The generalization error can be related to the mutual information between the predicted and correct label: I(\sigma_T^{\tilde{\mu}} ; \sigma^{\tilde{\mu}}) = 1 - h_2(\epsilon), where h_2 is the binary entropy function. Moreover, this mutual information can be bounded by the entropy produced over the course of learning. These connections close the circle between the information theoretical, thermodynamical, and learning perspectives on this model.

Steady state entropy production of learning

For the learning to converge to a steady state, we will assume a separation of timescales between the process \mu_t that flips through training examples, and the relaxation time for the weights, governed by the learning rate \nu. The idea is that \mu_t scans a representative sample of training examples fast enough that in any time interval over which the weights change appreciably, the time evolution is completely determined by the statistical properties of the training set, and the detailed dynamics of \mu_t are irrelevant.

In steady state, the system entropy is constant and the prevailing entropy production must occur in the environment. Hence, we can write the total steady-state entropy production as,

\dot{S}^\text{s}(\nu) = \int \left\langle \boldsymbol{F}\left(\boldsymbol{w}, \boldsymbol{\xi}^\mu, \sigma_T^\mu, \nu \right) \cdot \boldsymbol{j}^{\text{s},\mu}(\boldsymbol{w}; \nu) \right\rangle_D d^n w .

Here we write j^{s,\mu}(\boldsymbol{w}; \nu) for the probability current when the system is in steady state and the training example indexed by \mu is presented, and we take the average over the training set, \langle \cdot \rangle_D, to define the effective, \mu-independent entropy production.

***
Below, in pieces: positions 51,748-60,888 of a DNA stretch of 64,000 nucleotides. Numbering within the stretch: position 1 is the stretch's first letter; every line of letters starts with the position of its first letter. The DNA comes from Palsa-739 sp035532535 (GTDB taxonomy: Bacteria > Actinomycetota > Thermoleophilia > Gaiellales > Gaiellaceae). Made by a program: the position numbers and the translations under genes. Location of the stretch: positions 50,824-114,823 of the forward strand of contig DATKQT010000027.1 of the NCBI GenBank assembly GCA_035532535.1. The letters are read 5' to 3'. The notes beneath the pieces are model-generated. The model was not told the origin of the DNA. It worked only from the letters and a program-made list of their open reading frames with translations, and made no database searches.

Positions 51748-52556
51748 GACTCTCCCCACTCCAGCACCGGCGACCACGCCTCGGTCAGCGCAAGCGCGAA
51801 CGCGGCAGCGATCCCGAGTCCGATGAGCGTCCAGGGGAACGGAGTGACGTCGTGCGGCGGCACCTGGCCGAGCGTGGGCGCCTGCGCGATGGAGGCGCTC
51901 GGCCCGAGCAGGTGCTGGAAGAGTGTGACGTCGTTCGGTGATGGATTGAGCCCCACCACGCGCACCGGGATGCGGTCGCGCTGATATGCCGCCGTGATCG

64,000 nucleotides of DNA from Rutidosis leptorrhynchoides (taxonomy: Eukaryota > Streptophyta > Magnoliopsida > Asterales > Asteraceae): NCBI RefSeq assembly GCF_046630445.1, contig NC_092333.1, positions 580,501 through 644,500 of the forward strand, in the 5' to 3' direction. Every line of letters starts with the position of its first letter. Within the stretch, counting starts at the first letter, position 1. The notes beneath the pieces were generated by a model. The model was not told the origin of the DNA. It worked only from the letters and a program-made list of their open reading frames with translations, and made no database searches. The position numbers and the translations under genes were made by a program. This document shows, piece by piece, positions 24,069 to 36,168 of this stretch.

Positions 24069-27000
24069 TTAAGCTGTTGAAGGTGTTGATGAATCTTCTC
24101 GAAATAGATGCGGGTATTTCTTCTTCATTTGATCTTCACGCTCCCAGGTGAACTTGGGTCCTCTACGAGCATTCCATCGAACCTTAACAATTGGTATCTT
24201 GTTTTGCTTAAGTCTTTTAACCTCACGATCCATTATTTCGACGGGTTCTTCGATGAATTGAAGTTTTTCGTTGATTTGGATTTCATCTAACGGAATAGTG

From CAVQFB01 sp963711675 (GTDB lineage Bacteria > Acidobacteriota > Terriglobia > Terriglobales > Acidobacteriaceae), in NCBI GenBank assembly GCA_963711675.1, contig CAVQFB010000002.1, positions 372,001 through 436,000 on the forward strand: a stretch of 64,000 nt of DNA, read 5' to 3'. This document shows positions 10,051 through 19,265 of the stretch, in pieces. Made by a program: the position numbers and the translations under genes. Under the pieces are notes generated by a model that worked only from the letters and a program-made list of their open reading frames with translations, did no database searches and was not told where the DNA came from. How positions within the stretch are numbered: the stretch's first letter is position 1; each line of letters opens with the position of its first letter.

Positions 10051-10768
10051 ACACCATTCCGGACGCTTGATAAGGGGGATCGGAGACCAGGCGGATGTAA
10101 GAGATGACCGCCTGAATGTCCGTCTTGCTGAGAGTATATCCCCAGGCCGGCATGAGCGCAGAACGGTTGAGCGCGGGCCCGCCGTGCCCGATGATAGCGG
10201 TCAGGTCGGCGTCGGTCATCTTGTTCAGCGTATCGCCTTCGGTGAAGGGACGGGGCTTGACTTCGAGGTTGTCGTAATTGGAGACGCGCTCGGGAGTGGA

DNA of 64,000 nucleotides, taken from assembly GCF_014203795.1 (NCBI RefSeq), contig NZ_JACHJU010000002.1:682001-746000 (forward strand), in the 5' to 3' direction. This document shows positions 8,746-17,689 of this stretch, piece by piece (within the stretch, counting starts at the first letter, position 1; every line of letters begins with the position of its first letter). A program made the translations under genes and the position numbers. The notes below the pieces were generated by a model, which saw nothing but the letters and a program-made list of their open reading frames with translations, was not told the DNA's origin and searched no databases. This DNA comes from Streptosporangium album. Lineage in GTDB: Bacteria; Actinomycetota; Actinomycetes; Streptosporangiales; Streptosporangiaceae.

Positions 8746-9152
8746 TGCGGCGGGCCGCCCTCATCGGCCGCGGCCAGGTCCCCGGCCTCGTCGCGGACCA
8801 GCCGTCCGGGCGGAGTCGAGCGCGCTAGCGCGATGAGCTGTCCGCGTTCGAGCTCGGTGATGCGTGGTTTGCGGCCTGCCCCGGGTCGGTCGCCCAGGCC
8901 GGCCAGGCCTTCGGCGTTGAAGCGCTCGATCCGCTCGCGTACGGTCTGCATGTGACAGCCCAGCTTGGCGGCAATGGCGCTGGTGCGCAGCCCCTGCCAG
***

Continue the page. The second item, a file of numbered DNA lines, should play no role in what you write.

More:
The steady-state currents can be written in terms of the force and steady-state probability density p^s(\boldsymbol{w}; \nu) as,

\boldsymbol{j}^{\text{s},\mu} (\boldsymbol{w}; \nu) = \left[\boldsymbol{F} \left(\boldsymbol{w}, \boldsymbol{\xi}^\mu, \sigma_T^\mu, \nu\right) - \nabla \right] p^\text{s} (\boldsymbol{w}; \nu) ,

and by subtracting the input-averaged version of the same equation we find that,

\boldsymbol{j}^{\text{s},\mu}(\boldsymbol{w}; \nu) = \left\langle \boldsymbol{j}^{\text{s},\mu}(\boldsymbol{w}; \nu) \right\rangle_D + p^\text{s}(\boldsymbol{w}; \nu) \left[\boldsymbol{F}(\boldsymbol{w}, \boldsymbol{\xi}^\mu, \sigma_T^\mu, \nu) - \left\langle \boldsymbol{F}(\boldsymbol{w}, \boldsymbol{\xi}^\mu, \sigma_T^\mu, \nu) \right\rangle_D\right] .

Plugging this back into the expression for total entropy production, we obtain two distinct terms, and write \dot{S}^\text{s}(\nu) = \dot{S}^{\text{s},\text{hk}}(\nu) + \dot{S}^{\text{s},\text{ex}}(\nu). The first term is the housekeeping entropy rate,

\dot{S}^{\text{s},\text{hk}}(\nu) = \int \left\langle \boldsymbol{F} \left(\boldsymbol{w}, \boldsymbol{\xi}^\mu, \sigma_T^\mu, \nu\right) \right\rangle_D \cdot \left\langle \boldsymbol{j}^{\text{s},\mu}(\boldsymbol{w}; \nu) \right\rangle_D d^n w ,